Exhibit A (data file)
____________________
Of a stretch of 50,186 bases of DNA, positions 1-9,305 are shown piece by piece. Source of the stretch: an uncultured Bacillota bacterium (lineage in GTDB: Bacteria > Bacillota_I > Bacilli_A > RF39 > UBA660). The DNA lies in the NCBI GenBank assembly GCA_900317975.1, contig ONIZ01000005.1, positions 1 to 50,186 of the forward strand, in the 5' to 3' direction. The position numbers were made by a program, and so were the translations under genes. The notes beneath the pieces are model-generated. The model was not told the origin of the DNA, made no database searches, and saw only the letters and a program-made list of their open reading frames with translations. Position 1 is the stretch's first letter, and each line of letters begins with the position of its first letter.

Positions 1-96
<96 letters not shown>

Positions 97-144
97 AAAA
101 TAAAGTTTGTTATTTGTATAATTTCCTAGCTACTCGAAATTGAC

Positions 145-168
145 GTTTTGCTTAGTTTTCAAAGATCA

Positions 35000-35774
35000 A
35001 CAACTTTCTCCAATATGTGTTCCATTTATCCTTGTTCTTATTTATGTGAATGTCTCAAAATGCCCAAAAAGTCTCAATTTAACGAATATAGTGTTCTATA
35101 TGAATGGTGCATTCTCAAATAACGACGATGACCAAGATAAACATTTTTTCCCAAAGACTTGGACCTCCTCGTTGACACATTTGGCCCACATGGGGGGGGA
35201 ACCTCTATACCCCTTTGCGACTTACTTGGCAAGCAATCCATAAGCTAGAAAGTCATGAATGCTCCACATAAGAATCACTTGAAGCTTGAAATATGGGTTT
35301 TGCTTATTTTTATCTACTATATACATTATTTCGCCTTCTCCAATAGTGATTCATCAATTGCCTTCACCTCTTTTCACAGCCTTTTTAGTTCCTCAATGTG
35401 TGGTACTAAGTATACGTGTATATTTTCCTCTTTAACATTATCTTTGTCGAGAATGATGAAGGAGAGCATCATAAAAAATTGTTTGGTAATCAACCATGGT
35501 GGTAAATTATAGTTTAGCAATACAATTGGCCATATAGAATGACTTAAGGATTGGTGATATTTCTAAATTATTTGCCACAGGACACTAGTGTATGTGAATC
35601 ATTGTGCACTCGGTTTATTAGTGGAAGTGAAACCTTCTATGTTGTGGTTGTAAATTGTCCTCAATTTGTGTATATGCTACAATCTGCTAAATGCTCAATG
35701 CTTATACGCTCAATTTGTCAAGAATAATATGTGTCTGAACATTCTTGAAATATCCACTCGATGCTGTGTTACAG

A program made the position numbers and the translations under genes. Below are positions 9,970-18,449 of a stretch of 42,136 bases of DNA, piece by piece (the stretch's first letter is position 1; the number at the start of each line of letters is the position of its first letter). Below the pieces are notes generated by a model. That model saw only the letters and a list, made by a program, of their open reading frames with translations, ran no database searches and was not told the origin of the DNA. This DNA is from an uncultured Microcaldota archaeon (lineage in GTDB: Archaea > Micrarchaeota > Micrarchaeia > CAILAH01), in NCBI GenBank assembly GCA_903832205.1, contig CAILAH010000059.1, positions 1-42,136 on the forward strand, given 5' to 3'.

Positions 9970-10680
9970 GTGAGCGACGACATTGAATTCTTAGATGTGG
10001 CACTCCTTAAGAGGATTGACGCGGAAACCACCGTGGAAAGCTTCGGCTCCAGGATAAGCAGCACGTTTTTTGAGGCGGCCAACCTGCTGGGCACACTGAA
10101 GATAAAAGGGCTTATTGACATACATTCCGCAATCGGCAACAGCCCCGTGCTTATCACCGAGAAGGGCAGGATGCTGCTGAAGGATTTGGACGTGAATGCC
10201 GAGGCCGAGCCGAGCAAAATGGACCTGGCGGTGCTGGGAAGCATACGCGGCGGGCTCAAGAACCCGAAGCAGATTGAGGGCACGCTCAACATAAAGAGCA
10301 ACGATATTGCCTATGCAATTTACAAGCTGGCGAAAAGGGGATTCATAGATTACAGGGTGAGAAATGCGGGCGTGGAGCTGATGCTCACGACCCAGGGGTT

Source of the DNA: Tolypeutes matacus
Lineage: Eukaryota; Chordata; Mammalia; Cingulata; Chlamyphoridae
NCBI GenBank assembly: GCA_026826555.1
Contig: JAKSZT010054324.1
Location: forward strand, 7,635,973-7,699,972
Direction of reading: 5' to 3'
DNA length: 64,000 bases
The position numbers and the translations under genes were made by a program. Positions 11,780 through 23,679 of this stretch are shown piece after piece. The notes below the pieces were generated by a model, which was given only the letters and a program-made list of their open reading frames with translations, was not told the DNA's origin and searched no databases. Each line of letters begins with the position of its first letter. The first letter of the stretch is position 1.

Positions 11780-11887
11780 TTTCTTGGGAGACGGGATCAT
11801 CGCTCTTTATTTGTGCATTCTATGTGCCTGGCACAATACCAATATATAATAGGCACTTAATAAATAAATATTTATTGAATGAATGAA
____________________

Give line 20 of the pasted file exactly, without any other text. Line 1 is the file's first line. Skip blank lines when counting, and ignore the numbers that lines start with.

Positions 9970-10680